Scientists around the world are racing to discover a vaccine for COVID-19, with clinical trials fast-tracked as never before. Experts predict that a vaccine could be ready for the public as soon as early 2021—just about a year after the emergence of the novel coronavirus.
Such rapid movement is upending the long-held belief that the process from laboratory research to advanced drug development takes at least 10 years.
Gary K. Michelson, MD, founder of the Michelson Medical Research Foundation, sees this disruption as an opportunity. In “America’s Needed Medical Revolution,” published in U.S. News & World Report in July 2020, Dr. Michelson proposes that we seize this momentum and “set a new course for medical discovery and breakthrough treatments for people who need them now.”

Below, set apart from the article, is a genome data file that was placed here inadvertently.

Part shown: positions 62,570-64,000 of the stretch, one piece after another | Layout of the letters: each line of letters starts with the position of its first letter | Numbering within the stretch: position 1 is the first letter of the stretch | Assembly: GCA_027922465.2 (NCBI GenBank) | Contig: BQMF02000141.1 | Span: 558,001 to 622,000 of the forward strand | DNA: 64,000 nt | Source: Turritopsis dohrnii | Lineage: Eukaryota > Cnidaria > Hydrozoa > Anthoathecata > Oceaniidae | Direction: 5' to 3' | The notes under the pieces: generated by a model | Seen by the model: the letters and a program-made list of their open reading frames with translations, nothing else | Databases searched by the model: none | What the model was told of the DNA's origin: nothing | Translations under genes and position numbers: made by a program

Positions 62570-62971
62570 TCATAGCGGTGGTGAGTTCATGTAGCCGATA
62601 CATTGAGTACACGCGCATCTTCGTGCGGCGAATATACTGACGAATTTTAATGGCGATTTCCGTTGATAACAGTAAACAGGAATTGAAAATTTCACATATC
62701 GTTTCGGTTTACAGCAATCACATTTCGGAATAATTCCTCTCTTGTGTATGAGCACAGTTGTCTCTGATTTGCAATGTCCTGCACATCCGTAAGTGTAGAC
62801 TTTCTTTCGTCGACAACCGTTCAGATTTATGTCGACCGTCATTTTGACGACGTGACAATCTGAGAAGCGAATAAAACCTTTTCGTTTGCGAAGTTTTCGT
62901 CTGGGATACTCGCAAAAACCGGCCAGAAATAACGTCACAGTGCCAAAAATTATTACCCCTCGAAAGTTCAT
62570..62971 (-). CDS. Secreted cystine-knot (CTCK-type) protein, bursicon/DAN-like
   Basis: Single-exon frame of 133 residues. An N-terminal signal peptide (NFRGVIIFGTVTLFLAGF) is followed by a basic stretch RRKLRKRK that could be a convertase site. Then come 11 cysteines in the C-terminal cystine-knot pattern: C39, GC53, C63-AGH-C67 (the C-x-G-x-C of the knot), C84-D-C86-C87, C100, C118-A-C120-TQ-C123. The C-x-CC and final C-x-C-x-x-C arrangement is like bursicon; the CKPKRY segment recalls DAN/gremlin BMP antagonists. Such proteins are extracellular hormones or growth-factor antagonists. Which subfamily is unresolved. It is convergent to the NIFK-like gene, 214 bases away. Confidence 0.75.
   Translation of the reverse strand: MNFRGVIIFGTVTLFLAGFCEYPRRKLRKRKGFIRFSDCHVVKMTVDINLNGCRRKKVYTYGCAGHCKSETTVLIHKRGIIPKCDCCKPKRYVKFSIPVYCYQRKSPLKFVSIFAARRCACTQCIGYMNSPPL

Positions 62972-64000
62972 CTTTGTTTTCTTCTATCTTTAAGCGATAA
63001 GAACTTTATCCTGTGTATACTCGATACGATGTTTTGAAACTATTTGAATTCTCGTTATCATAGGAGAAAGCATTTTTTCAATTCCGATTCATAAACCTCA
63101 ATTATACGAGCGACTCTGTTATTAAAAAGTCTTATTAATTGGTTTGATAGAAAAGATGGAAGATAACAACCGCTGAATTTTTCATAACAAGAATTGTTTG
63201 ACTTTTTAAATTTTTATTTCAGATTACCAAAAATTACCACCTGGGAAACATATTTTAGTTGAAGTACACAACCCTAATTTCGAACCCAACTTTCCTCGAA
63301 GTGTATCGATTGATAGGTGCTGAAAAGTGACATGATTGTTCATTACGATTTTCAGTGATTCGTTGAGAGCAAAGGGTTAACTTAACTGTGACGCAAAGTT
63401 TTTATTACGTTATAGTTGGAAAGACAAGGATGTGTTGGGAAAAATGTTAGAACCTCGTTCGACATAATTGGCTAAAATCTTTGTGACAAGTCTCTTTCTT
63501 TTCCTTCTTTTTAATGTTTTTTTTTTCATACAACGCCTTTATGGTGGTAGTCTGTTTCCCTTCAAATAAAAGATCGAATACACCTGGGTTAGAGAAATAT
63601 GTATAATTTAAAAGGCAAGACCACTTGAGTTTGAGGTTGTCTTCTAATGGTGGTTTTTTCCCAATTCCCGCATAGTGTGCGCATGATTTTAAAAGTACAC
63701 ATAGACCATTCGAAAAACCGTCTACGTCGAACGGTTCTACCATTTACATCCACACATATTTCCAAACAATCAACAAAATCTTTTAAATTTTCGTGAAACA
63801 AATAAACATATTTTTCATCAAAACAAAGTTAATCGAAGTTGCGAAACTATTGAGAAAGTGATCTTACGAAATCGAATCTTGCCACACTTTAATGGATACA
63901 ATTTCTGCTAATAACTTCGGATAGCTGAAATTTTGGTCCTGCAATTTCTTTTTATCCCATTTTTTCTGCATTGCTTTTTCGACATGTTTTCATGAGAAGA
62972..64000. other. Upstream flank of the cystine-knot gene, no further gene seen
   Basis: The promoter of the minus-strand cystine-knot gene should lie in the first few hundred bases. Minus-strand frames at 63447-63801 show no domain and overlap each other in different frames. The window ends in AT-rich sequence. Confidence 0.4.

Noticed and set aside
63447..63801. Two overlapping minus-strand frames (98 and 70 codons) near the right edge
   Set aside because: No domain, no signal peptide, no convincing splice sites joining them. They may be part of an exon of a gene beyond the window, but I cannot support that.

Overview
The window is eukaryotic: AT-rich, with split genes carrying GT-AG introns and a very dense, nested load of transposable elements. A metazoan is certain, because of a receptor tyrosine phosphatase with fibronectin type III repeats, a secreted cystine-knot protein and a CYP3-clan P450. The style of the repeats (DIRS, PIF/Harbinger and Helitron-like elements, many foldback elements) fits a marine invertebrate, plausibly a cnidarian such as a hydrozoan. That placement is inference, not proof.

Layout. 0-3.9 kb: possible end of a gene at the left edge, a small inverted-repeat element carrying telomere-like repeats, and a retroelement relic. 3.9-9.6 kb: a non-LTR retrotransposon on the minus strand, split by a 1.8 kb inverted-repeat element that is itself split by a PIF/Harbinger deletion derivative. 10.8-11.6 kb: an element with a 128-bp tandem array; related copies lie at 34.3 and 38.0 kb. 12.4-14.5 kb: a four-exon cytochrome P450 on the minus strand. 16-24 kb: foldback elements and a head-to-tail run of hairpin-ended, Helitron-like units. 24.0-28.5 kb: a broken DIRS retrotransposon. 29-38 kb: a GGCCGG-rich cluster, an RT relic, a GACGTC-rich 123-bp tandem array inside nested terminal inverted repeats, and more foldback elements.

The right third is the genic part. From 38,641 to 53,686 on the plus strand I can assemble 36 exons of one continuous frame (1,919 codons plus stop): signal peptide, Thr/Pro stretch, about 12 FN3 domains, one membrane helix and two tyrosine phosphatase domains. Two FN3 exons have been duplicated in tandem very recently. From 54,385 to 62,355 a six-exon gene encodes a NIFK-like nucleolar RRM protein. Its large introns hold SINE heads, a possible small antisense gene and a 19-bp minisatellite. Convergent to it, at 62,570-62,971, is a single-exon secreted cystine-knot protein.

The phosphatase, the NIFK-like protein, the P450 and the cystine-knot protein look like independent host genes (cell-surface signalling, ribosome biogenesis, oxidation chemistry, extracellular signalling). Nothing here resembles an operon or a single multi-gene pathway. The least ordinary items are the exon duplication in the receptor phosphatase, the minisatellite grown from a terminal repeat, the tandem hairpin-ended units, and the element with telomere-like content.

He notes the infrastructure is already in place for a new National Institute of Cures that would operate in cooperation with the National Institutes of Health and the Food and Drug Administration. With an updated rather than outdated approach, the new institute would better foster innovation and prepare for future emergencies.
“A National Institute of Cures could combine the current infrastructure with new architecture and put our nation on the path to unleashing a needed revolution in thinking, research, and methodology,” he writes.